by Nicholas St. Fleur
Along with being a writer and civil rights activist, Josephine Silone Yates was the first Black woman to head a college science department. Born in Mattituck, New York, either in 1852 or 1859, Yates grew up living with her parents and maternal grandfather, Lymas Reeves, who was a formerly enslaved man. In grammar school, she was enthralled by physics, physiology and arithmetic, and excelled in her studies. At the age of 11, she moved to Philadelphia to pursue better educational opportunities at the Institute for Colored Youth.
She stayed at the school for a year until her uncle, Rev. John Bunyan, whom she was living with, got a job at Howard University. Yates moved in with her aunt in Newport, Rhode Island, and enrolled in Rogers High School in 1874. There, she was the only Black student. But she more than persisted—she shined. Yates developed an affinity to chemistry that impressed a professor, who encouraged her to further explore her interests through extra lab work. In 1877, just 3 years after enrolling, she graduated as class valedictorian.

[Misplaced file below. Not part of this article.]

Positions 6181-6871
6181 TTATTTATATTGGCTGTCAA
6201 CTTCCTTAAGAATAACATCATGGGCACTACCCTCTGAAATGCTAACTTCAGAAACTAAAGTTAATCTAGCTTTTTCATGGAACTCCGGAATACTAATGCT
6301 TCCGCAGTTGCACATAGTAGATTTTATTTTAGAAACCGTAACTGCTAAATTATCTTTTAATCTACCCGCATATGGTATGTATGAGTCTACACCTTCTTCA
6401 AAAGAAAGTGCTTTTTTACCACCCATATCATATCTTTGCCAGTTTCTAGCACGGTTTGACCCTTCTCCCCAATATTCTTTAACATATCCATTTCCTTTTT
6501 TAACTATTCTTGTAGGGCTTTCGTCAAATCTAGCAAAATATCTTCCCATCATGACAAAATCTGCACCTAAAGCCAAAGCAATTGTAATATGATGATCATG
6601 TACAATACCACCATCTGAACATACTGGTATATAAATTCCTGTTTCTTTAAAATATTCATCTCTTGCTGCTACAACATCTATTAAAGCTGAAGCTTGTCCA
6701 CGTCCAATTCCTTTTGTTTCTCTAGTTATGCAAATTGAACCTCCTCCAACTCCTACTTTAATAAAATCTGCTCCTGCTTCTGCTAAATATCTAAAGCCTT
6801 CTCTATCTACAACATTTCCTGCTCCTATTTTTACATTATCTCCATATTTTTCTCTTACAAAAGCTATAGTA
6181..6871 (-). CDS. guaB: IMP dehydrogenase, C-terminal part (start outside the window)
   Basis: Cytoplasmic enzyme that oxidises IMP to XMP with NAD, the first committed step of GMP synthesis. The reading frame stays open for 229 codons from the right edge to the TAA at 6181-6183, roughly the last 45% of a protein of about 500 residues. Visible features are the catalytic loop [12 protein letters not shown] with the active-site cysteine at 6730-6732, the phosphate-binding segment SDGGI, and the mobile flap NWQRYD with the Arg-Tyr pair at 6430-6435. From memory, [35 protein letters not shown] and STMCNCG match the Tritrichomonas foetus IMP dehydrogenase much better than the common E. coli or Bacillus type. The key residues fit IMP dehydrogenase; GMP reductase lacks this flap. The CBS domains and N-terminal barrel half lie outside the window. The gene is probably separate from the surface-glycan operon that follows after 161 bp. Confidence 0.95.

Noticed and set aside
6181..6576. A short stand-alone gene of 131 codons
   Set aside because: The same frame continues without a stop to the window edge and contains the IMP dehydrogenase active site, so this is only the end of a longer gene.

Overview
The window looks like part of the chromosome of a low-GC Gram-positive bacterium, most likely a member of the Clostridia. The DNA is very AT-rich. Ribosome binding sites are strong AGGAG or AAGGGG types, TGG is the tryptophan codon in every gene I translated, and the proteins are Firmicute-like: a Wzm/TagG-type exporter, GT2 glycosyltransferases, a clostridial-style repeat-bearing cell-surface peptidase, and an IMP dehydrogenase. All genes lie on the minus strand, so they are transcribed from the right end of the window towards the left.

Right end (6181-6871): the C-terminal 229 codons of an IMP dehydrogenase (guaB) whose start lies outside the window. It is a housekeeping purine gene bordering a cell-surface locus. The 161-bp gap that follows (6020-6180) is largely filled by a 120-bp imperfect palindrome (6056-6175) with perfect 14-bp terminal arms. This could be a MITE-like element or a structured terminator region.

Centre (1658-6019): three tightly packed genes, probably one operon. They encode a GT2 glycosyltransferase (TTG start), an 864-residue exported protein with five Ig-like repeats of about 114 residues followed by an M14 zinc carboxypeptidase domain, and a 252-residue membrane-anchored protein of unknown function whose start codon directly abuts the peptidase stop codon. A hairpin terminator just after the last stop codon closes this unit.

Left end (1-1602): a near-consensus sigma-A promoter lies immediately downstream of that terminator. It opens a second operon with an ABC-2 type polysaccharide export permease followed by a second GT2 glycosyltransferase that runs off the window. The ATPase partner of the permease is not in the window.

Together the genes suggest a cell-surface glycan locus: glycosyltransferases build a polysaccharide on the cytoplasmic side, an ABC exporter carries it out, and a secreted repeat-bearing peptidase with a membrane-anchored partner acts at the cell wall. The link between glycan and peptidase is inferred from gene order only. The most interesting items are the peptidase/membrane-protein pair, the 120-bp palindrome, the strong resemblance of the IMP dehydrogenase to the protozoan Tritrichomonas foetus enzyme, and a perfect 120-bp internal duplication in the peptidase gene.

Continuing on her educational journey, Yates next attended the Rhode Island State Normal School. There too, she graduated with honors. She passed the teacher’s examination and became the first Black person to be a certified public school teacher in Rhode Island. Yates taught chemistry, physiology, and botany, as well as speaking and English literature classes, at the Lincoln Institute in Jefferson City, Missouri.
Yates soon became the first Black woman to head a college’s science department when she was put at the helm of the institute’s department of natural sciences. She was a civil rights activist, a writer, and a teacher until her death in 1912.